Winter and Summer Season- Characteristics

Table of Contents

Winter and Summer Season:

Characteristics of Winter Season:

Winter season starts from mid-November and is experienced in the beginning of December throughout the country-

  • January and February are the coldest months. By the beginning of January high pressure gets established in Central Asia near Baikal Lake and in Pakistan near Peshawar. Indian mainland has a comparatively low-pressure region at that time. Hence cold winds begin to blow from high-pressure regions and enter India. Their direction in the country is from North-east to South-west. Thus they are called the North-east Monsoon winds. Clear sky, comfortable sunshine, very pleasant and healthy weather are some characteristic features of this season.
  • Temperatures are very low in northern parts and they go on increasing towards the south. The Gangetic plains have a 10°C average temperature while the Peninsula records up to 30°C temperature. Chennai experiences 24-25°C temperature at this time. Nights in North India are cold and frost occurs almost daily. But no part of South India experiences frost these days.
  • Western depressions of the Mediterranean origin entre India through Iran, Afghanistan and Pakistan. They cause slight rainfall in the North-western parts. Jet streams help them enter India. Jammu and Kashmir and Himachal Pradesh receive heavy snow-fall these days. Western depressions cause less rainfall but it is very beneficial for wheat cultivation in the North Plains.
  • The depressions lead to a cold wave which culminates in numerous deaths of the poor and ill-clad people in Uttar Pradesh and Bihar.
  • When the North-eastern Monsoon winds pass over the Bay of Bengal, they absorb moisture. On reaching the Eastern coasts they cause heavy rainfall. Hence, the Tamil Nadu coasts obtain rains in winter.

Characteristics of Summer Season:

  • Dry conditions prevail in the summer season in India from March to May. With the Sun moving northwards from the Equator in March, the temperature in India starts increasing.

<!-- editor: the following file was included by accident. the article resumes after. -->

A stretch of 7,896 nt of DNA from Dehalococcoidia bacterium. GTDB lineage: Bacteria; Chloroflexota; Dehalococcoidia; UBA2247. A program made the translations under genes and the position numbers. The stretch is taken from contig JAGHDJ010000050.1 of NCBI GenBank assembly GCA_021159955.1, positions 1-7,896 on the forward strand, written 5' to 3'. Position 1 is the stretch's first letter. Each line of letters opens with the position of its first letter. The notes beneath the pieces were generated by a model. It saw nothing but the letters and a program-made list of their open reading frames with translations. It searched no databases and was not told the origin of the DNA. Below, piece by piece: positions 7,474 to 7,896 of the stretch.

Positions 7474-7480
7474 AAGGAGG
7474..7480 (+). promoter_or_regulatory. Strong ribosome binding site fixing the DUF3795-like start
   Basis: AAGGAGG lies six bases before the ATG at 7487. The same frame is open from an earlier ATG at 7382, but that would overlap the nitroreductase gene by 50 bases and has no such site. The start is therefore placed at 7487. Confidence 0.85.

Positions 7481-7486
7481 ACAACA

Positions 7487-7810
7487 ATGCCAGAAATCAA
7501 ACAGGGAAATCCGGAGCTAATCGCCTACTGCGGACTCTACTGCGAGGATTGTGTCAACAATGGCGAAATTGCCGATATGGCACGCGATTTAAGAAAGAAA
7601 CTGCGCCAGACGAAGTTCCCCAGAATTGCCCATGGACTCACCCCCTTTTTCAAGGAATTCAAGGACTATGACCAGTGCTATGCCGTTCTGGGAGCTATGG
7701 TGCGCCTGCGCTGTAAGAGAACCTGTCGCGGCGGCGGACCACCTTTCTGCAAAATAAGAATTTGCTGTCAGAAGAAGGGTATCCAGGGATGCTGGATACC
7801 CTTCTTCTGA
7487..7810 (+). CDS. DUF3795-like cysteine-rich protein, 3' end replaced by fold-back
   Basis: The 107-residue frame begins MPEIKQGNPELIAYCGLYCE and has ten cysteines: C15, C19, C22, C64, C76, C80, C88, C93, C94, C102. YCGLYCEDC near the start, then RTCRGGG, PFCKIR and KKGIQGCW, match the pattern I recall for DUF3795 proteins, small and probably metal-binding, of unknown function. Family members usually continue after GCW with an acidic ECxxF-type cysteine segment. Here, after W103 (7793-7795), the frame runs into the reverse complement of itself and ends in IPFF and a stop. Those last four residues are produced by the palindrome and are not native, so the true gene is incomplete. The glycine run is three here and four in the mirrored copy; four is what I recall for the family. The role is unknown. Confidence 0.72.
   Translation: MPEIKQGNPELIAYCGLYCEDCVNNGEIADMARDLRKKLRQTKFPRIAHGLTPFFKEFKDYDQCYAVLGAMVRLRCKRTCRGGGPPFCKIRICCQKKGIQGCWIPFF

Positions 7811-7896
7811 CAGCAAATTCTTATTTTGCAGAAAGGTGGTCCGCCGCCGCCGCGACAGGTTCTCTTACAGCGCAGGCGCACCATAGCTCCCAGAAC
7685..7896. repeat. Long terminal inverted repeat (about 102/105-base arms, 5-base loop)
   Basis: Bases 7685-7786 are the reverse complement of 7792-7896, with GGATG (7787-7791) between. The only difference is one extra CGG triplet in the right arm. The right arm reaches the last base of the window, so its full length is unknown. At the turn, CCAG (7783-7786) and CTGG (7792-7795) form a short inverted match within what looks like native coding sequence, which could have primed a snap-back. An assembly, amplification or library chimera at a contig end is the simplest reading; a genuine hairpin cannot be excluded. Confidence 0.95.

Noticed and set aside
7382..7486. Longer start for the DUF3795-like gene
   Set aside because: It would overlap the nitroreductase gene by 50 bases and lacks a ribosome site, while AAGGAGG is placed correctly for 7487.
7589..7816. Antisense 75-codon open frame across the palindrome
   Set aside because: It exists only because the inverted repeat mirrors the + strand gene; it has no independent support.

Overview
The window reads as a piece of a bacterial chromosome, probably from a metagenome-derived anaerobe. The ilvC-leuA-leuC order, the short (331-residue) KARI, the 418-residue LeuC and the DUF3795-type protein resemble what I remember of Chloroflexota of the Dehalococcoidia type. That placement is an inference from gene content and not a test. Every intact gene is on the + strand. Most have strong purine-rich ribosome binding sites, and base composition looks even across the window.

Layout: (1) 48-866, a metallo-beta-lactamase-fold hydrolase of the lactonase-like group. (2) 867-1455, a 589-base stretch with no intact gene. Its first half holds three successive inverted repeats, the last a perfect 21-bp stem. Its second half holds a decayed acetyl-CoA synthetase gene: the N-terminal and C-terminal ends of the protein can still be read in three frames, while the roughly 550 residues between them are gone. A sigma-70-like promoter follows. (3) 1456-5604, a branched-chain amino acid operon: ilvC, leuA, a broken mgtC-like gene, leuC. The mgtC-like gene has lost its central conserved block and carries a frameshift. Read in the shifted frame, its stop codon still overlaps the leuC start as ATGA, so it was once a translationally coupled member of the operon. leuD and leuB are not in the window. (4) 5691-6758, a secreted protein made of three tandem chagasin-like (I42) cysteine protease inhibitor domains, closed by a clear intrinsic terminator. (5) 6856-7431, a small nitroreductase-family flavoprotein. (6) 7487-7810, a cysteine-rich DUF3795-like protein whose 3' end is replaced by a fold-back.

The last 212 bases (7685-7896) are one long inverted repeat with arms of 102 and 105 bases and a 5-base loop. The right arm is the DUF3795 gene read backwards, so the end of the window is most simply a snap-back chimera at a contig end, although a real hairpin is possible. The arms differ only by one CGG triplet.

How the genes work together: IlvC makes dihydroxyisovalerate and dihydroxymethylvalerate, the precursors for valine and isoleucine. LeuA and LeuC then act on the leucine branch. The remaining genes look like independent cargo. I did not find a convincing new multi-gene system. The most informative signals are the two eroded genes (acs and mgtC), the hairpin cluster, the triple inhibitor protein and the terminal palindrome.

• In March the Deccan Plateau gets 38°C of maximum temperature. Madhya Pradesh experiences the highest temperature of 38°C in April and Uttar Pradesh, Haryana, Punjab and Rajasthan experience the highest temperature up to 48°C in May.
  • During the summer season, Central Asia becomes a low-pressure region. Another low-pressure area is formed near Multan in Pakistan. At this time high pressure exists on the Indian Ocean. Hence winds from the Indian Ocean begin to blow towards low-pressure areas in India.
  • In Kerala and Karnataka, the pre-Monsoon rains are very beneficial for mango-ripening. People call them ‘mango showers‘. Bengal and Assam also receive some rainfall through thunderstorms in the evenings. They cause havoc. They are known as “Kalbaisakhi” or “Norwesters” because they cause havoc during Baisakh month.
  • Dry and hot winds blow in the North-western parts of the country, increasing temperatures in the region. Exposure to these winds proves fatal. Hundreds of people fall victim to these winds every year in the plains of Uttar Pradesh and Bihar. Sometimes Madhya Pradesh is also in the grip of the heat waves during the summer season. These hot winds are known as ‘Loo’. In the north-western regions, strong dusty winds occur in the evenings. They decrease the temperature to a great extent.
  • Southern parts of the country remain under the influence of maritime climate. Thus they do not experience hot and dry summers.
Problems of Indian AgricultureSymbiotic and Non-Symbiotic Fixation of Nitrogen
Ozone HoleEcological Succession or Biotic Succession
Cloud Formation And Types of CloudsWater Pollution- Causes, Effects, and Control Measures
Acid Rain: Effects & Control MeasuresProtection Of Wildlife / Wildlife Protection Act, 1972
Air Pollution: Causes, Effects, & Control MeasuresEvolution of Land forms due to internal forces– NIOS
Solid Waste ManagementInsolation and temperature– NIOS

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